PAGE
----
Monday, February 25, 2013

Variable Diet Plans and Net Calorie Debit Using Excel

I use a Fitbit Ultra to keep track of my daily steps, calories burned, distance traveled, etc, in conjunction with calories consumed via the Fitbit Android app. While the Fitbit website offers a few interesting ways to visualize this personal data, exporting one's data to excel opens up a virtually limitless number of options in terms of self-quantified analysis. One of the most common metrics that anyone tying to shed some pounds would be well advised to keep track of is daily net calorie consumption (or reduction). There are many factors that can contribute to how quickly one gains or loses weight (age, sex, types of calories consumed, etc), but the simple idea that you need to burn more than you consume is a fundamental concept of weight loss.

By subtracting my daily calories burned from my daily calorie intake using a simple calculation in Excel, I can visualize my calorie intake/reduction progress over extended periods in one quick glance, something the Fitbit website surprisingly doesn't happen to show on its own. By adding a weekly average to the data, I can easily see behavioral trends in this area and one interesting piece of insight I was able to infer in my case is that my net calorie debit/intake tends to cycle in ~20 day intervals. The simplest way of quantifying cycles with this particular data is done by examining the peaks and troughs of my weekly average, then summing and averaging the distance between either the peaks or troughs themselves. The result is a clear indication of a broad trend in my behavior, self-knowledge that is only apparent when seen through the the lens of Excel and cycle analysis. With knowledge such as this, a dieter may be able to create a flexible/variable (as opposed to static/unchanging) calorie intake plan that is attuned to their own personal cycles. By doing so, they may be more likely to stick to a plan that doesn't go against their natural rhythms. Additionally, one could know when to "take the foot off the gas pedal" when the cycle is peaking while also realizing when to increase exercise intensity and/or reduce calorie consumption when the cycle is bottoming, so as to achieve maximum results.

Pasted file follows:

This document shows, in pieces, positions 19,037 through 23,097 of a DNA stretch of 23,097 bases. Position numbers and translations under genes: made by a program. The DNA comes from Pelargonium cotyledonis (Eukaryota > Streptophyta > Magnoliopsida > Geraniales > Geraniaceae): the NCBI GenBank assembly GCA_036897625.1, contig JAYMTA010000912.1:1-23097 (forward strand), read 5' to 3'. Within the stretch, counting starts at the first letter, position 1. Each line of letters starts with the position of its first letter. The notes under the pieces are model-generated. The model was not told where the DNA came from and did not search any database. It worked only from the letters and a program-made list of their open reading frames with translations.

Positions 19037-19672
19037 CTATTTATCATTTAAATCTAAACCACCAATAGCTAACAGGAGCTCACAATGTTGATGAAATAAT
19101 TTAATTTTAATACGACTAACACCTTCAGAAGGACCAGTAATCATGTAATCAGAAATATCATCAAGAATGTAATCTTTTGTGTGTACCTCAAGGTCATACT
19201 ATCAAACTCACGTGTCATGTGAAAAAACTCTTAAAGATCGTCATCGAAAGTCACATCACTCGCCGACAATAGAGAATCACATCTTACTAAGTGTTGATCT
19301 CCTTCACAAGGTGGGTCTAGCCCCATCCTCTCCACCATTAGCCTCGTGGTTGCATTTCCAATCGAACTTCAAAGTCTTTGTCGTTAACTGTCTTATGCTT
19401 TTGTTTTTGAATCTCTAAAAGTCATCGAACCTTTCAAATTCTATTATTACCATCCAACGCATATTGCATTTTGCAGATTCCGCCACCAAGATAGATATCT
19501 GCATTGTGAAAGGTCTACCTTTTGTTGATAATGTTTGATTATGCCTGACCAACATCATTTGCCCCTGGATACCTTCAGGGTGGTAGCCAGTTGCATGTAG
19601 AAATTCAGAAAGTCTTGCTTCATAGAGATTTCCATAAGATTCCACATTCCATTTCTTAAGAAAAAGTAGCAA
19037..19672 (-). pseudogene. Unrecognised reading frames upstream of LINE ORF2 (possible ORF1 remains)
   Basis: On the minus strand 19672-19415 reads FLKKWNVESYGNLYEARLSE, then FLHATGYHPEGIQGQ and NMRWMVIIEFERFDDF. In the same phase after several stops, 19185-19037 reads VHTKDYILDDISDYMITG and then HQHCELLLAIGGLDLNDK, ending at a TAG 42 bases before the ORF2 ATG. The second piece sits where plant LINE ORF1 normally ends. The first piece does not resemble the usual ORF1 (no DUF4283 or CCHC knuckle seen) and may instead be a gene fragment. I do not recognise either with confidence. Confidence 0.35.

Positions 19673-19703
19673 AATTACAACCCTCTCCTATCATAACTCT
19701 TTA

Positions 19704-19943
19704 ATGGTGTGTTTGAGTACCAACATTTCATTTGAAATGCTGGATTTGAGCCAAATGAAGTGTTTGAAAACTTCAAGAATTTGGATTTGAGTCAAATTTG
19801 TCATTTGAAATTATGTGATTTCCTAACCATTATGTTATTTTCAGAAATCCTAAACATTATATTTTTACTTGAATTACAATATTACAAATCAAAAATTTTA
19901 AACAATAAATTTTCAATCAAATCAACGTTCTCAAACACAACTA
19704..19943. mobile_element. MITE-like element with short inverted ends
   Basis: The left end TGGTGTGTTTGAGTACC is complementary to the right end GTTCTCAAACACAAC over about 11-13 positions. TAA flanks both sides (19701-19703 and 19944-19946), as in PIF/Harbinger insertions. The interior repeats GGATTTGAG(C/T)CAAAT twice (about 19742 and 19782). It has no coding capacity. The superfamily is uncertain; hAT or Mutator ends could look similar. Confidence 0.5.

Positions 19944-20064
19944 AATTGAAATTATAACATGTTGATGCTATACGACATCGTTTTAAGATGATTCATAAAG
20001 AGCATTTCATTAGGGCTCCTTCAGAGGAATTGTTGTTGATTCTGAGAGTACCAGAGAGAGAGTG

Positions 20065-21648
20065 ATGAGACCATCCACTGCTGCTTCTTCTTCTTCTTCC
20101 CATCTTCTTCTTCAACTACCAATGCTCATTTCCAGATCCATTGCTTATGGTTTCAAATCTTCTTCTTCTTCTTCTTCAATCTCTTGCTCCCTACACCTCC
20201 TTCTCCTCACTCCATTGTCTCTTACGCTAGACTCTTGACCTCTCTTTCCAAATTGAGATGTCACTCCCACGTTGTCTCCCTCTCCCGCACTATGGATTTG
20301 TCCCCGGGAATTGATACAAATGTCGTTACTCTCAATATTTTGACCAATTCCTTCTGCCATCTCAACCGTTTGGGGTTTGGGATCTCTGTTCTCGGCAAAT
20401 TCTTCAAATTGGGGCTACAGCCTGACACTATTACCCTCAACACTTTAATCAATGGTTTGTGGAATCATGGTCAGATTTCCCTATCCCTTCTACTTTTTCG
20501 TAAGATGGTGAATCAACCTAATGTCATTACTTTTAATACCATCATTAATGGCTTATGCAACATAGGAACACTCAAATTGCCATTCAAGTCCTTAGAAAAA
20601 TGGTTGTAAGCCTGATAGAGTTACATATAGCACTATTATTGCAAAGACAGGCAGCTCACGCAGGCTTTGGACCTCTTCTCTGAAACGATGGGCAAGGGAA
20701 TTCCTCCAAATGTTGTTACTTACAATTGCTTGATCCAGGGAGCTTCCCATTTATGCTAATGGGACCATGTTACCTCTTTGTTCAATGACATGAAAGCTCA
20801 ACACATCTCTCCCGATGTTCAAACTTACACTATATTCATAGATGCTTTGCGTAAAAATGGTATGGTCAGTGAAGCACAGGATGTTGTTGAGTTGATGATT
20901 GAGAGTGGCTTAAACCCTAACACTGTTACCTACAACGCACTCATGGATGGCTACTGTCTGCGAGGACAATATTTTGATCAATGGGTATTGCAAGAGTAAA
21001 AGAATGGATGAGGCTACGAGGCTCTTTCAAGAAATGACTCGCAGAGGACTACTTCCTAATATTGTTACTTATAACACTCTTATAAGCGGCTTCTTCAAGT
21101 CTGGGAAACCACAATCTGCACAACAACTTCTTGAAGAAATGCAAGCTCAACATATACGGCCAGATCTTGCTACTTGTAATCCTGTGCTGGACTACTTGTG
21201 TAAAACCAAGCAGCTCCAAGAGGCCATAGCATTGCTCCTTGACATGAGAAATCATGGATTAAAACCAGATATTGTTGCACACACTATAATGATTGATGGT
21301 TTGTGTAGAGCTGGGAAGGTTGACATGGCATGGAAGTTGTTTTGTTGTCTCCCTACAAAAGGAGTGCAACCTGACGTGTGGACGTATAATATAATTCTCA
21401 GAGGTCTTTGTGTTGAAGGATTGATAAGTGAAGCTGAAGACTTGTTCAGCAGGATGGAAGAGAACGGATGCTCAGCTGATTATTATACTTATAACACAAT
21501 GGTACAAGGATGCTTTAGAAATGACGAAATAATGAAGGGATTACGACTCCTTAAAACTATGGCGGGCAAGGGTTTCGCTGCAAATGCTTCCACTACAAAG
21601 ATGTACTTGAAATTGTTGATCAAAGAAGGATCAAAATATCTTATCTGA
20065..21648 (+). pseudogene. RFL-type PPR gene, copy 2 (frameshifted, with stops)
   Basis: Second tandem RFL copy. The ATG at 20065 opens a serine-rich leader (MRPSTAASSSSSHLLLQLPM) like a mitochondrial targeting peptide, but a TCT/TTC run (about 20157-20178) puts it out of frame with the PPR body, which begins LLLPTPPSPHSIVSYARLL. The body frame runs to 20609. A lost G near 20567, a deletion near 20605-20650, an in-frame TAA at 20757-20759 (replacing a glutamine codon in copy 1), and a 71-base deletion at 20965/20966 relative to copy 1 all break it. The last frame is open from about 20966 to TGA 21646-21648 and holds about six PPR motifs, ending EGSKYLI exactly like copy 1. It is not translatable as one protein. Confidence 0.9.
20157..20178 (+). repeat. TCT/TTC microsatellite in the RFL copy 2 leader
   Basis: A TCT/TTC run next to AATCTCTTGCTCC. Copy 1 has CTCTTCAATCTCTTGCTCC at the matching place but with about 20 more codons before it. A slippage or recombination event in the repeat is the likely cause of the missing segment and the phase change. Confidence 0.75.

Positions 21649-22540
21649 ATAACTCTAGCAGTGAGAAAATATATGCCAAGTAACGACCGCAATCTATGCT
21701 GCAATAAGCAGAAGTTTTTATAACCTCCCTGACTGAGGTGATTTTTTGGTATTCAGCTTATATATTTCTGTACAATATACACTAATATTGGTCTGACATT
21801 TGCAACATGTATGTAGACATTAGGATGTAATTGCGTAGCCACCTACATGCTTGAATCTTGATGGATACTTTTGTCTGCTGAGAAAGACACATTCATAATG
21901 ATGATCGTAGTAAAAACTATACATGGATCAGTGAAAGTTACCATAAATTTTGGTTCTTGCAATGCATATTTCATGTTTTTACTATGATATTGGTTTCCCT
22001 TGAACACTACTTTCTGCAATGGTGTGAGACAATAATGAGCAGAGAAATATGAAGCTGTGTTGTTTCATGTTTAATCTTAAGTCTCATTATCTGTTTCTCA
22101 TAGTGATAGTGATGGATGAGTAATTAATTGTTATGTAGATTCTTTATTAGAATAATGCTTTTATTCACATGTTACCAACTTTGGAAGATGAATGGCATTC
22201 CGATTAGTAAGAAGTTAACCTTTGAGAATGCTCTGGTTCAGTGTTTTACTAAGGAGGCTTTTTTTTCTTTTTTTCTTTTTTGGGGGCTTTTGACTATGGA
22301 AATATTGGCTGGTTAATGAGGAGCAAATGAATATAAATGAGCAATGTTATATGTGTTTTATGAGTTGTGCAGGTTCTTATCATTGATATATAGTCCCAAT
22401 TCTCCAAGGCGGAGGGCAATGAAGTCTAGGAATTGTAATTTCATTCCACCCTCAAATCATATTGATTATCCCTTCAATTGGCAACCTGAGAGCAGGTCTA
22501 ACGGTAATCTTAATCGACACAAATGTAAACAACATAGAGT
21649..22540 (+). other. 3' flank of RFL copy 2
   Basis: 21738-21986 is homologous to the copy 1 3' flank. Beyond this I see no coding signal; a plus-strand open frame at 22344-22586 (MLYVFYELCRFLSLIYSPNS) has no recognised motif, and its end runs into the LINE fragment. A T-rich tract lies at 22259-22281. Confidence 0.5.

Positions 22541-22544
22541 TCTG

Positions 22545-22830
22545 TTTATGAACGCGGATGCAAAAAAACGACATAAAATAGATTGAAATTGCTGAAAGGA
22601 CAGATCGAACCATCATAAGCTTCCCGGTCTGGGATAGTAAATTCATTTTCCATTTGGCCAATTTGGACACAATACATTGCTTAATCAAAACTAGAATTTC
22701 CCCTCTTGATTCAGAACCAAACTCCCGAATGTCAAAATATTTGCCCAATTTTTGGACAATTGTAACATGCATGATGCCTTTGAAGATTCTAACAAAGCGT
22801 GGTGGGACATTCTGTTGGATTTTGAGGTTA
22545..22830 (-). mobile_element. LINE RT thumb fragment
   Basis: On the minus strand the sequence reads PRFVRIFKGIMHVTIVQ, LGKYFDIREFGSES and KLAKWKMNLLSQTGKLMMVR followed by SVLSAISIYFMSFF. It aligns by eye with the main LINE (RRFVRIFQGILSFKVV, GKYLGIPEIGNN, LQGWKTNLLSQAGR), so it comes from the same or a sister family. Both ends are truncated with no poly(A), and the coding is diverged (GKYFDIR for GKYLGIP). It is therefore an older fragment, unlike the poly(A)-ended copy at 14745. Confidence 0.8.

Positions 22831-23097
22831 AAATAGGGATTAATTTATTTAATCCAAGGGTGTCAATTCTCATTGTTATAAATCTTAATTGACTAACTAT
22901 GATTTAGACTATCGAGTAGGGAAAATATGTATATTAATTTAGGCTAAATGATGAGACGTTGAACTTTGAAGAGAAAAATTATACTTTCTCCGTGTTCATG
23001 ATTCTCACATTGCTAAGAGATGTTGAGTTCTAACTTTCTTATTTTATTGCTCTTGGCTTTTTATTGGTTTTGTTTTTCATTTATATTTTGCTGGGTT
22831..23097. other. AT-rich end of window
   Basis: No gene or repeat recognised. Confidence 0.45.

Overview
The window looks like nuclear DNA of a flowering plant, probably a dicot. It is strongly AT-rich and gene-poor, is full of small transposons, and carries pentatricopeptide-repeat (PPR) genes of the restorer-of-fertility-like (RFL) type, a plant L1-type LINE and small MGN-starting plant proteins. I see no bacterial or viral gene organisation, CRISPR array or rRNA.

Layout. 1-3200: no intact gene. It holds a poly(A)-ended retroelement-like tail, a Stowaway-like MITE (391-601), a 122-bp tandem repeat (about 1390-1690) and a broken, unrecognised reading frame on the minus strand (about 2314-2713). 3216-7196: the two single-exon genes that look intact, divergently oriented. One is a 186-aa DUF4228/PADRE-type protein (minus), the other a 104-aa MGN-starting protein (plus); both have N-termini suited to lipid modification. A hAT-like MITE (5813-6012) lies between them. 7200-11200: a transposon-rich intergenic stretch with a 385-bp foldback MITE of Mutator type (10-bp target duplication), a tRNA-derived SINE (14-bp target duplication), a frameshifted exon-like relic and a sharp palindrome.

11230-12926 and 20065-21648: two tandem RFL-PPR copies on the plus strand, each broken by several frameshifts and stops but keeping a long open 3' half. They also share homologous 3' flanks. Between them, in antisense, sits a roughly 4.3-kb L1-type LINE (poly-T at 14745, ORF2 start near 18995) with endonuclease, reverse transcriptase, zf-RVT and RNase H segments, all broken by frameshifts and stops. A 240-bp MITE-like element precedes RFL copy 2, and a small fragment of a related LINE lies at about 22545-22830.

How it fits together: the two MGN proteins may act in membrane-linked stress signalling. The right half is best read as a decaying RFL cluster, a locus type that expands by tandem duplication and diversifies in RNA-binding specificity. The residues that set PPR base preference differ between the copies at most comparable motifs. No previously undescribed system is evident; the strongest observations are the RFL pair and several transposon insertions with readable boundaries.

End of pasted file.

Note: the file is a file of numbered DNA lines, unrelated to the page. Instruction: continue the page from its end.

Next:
And in case anyone was wondering, the two instances on my chart where the calorie reduction exceeded 2000 for several days in a row, once near the beginning and one near the middle of the chart, represent two 5 day fasts.

Friday, February 22, 2013

Weight Graph Analysis Using TA

The attached chart is a great example of the insight financial technical analysis can bring to traditional weight charts. This particular chart plots my daily weight values in blue over the last ~11 months, and after a quick glance it becomes clear that the day to day values can be quite volatile. Two of the most common security charting techniques, the moving average and Bollinger bands, can be quite useful not only in making sense of this variability, but by also helping me keep these fluctuations in perspective. As anyone who has tracked their weight can tell you, there are times when you are doing everything right in terms of exercise and net calorie reduction, yet the pounds don't seem to come off as one might expect. This is where Bollinger bands can be useful.